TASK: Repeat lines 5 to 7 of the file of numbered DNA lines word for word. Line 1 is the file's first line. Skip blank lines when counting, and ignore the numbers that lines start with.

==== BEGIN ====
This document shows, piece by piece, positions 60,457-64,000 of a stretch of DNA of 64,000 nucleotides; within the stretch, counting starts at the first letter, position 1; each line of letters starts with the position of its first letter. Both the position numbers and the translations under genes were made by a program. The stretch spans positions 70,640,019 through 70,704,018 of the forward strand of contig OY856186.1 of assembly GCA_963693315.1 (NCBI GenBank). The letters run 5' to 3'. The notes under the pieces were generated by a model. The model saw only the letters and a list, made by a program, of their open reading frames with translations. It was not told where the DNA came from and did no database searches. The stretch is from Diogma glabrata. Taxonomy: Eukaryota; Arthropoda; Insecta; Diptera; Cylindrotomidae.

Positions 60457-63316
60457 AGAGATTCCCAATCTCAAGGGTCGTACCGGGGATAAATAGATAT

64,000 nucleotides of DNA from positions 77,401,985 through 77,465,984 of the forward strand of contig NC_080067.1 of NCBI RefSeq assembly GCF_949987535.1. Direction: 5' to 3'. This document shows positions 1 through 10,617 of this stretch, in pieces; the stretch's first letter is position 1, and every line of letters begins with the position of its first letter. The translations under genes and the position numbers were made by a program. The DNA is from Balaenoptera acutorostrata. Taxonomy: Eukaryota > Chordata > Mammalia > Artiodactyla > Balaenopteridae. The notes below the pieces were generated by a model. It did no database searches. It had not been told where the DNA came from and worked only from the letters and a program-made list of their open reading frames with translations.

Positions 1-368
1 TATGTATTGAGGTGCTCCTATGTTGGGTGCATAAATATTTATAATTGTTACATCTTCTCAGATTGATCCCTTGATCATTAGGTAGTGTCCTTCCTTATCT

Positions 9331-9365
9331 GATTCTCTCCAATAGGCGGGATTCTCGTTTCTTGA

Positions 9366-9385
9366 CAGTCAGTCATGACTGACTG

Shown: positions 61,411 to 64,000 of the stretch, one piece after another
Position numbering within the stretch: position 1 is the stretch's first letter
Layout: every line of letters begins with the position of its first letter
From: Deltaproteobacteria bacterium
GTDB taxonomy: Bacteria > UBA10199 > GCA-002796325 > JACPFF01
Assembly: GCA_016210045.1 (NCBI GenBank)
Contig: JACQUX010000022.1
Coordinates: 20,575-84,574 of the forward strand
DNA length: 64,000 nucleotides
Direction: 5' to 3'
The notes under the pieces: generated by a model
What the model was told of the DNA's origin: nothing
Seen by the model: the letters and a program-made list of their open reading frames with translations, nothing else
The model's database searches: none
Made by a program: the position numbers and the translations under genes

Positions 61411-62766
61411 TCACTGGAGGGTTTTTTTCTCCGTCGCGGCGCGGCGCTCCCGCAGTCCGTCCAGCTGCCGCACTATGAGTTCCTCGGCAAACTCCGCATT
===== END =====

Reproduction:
Positions 1-368
1 TATGTATTGAGGTGCTCCTATGTTGGGTGCATAAATATTTATAATTGTTACATCTTCTCAGATTGATCCCTTGATCATTAGGTAGTGTCCTTCCTTATCT

Positions 9331-9365